LA Times asks 'What's the matter with Portland?'

AP Photo/Noah Berger

On Tuesday of this week, Portland’s KGW 8 sent reporters to a tent camp that was about to be cleared out by the city after many complaints from neighbors. Instead of getting what they expected, i.e. placid man-on-the-street interviews with neighbors and the homeless themselves, they got a front row seat to a shooting.


KGW reporter Blair Best and Photojournalist Ken McCormick saw a fight breakout between two men. One was hitting the other with what appeared to be a large, ax-like weapon when a gunshot was fired. One of the men fell to the ground and then hobbled off into the woods.

The KGW crew tried calling 911, but no one picked up right away. Another neighbor got through to dispatch and police arrived about 10 minutes later. None of the people living in the camp would speak with police about what they saw and the victim and suspect ran off before police arrived.

Portland’s anarchists also added some local color to the scene. To protest the clearing of the tent camp, they had cut through a fence where a group of locally famous goats were kept. The goats escaped and some of the homeless stayed up all night helping to collect them because they didn’t want to be blamed. The anarchists left a note that read, “You Sweep, we strike! – Some anarchists.”

That’s just one story that happened this Tuesday but it’s also a microcosm of Portland as a whole. You have serious social problems which spill over into crime and violence. The city is trying but not really succeeding in dealing with it. And then you have the far left who are working against the city, supposedly on behalf of the homeless. In reality, the anarchists just make everything worse for everyone.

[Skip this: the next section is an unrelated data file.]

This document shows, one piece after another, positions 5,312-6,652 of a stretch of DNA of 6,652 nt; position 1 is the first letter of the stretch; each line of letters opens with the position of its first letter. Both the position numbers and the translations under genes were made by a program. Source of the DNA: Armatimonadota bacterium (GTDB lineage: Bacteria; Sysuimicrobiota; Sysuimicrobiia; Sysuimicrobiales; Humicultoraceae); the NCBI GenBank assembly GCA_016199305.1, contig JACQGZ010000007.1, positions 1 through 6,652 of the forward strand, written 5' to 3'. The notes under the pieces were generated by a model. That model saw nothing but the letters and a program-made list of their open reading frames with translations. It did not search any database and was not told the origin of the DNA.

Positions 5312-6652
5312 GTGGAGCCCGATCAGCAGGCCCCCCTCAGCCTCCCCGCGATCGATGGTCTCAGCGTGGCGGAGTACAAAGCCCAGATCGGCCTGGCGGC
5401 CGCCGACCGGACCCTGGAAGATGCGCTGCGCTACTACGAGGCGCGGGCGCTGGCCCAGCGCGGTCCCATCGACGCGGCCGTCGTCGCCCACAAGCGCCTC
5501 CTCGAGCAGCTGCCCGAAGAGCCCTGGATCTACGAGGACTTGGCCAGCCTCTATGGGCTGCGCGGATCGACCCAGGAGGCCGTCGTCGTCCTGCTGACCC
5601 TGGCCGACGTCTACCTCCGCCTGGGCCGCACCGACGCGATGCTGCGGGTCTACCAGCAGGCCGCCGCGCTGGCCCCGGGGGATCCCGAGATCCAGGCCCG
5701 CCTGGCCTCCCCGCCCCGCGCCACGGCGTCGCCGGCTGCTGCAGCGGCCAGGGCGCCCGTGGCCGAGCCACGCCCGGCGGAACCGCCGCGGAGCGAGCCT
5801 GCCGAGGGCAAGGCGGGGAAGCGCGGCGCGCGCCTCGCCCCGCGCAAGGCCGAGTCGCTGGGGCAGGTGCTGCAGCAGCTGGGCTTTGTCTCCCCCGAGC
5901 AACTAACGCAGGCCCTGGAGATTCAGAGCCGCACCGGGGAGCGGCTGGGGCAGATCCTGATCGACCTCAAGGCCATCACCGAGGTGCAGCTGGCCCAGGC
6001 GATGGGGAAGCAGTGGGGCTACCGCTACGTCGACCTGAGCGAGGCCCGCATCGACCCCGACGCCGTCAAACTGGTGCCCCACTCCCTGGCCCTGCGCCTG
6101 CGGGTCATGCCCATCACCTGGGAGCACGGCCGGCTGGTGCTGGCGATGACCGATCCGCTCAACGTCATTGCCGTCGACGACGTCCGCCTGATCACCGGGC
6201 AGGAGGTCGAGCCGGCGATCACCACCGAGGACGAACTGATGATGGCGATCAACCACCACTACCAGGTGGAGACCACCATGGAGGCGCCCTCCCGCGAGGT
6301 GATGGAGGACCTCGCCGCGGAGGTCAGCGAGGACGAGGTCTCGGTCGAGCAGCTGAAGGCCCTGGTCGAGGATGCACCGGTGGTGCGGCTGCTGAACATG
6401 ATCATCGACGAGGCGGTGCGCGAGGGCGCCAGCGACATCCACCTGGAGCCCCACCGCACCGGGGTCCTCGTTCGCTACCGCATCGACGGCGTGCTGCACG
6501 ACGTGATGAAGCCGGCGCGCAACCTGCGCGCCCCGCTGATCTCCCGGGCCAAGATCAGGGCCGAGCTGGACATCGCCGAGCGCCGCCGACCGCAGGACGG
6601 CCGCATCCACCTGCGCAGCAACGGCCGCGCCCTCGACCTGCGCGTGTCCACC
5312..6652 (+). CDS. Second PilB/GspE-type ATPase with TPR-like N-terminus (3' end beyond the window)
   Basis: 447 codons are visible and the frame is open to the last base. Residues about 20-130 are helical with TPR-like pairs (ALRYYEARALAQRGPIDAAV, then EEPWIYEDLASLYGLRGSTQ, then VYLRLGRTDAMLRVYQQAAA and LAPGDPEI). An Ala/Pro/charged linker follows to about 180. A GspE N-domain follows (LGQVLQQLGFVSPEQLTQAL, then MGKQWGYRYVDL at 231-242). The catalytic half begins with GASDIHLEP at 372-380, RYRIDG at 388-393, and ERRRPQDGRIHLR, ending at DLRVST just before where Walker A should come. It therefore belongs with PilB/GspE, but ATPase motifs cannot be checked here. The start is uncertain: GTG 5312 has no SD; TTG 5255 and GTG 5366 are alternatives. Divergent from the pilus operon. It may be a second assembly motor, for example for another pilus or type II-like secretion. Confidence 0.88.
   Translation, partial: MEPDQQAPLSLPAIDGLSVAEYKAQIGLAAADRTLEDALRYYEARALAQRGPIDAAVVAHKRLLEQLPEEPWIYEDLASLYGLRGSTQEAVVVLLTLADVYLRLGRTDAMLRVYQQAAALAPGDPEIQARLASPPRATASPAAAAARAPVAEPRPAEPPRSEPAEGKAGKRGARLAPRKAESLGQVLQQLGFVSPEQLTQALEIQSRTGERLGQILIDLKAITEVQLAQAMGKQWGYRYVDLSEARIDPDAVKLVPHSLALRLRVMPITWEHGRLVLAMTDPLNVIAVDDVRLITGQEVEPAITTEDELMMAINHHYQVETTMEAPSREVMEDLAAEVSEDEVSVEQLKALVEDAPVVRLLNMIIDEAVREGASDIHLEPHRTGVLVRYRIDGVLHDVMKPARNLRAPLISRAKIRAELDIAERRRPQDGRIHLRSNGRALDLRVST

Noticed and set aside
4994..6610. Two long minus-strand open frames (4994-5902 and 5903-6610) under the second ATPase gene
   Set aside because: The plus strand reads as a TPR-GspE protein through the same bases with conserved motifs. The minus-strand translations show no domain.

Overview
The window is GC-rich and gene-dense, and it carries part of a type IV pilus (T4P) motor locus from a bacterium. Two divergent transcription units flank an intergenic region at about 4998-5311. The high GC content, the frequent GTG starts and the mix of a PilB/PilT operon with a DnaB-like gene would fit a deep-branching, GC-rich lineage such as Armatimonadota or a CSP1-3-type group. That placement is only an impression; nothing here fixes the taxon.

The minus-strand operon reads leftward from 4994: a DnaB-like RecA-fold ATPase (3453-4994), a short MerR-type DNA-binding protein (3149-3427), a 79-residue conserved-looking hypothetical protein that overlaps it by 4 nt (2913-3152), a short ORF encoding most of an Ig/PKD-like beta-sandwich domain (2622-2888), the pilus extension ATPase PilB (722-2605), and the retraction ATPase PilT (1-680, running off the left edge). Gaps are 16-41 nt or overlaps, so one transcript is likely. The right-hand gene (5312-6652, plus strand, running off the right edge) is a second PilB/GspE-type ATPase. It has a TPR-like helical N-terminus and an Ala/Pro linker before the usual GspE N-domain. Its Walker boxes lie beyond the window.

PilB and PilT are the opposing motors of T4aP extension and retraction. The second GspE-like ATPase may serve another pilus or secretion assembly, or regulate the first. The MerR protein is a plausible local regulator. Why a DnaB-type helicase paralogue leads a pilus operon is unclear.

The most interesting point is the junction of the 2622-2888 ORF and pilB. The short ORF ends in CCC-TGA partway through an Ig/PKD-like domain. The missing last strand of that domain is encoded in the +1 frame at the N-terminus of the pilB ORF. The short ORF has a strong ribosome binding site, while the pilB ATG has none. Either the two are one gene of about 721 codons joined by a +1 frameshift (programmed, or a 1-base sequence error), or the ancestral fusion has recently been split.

Today the LA Times has a lengthy story up about how Portland got to where it is. It’s titled, “What’s the matter with Portland? Shootings, theft and other crime test city’s progressive strain.” It’s worth reading in its entirety if you have the time but the gist is what I wrote above. Right from the opening you get a picture of the divide between the left and the far left.

Flora Gonzalez, who lives on the north side of the street, is distressed about conditions in the historically blue-collar neighborhood.

The 40-year-old package handler for FedEx said that people have openly dealt drugs and urinated on the sidewalk outside her family’s duplex. They‘ve dumped feces and used syringes in her manicured yard, played booming music at 3 a.m. and stripped stolen cars for parts. Shots have been fired behind her children’s bedroom…

But Juniper Simonis, who rents a home across the street, said she opposed calls for police clampdowns.

The 38-year-old environmental biologist and data scientist, whose frontyard features a handmade “DISARM, DEFUND, DISMANTLE POLICE” sign, said Portland officials continued to fail the homeless by underfunding services and “sweeping” camps with callous disregard for people’s dignity and property.

An activist who marched downtown in 2020, Simonis said the problem is not that Portland is too liberal, but that it is not liberal enough. “There’s a lack of resources, and I think of being liberal in terms of spending money to provide support services,” Simonis said. “Trying to regulate homelessness out of a city, I don’t view that as liberal at all.”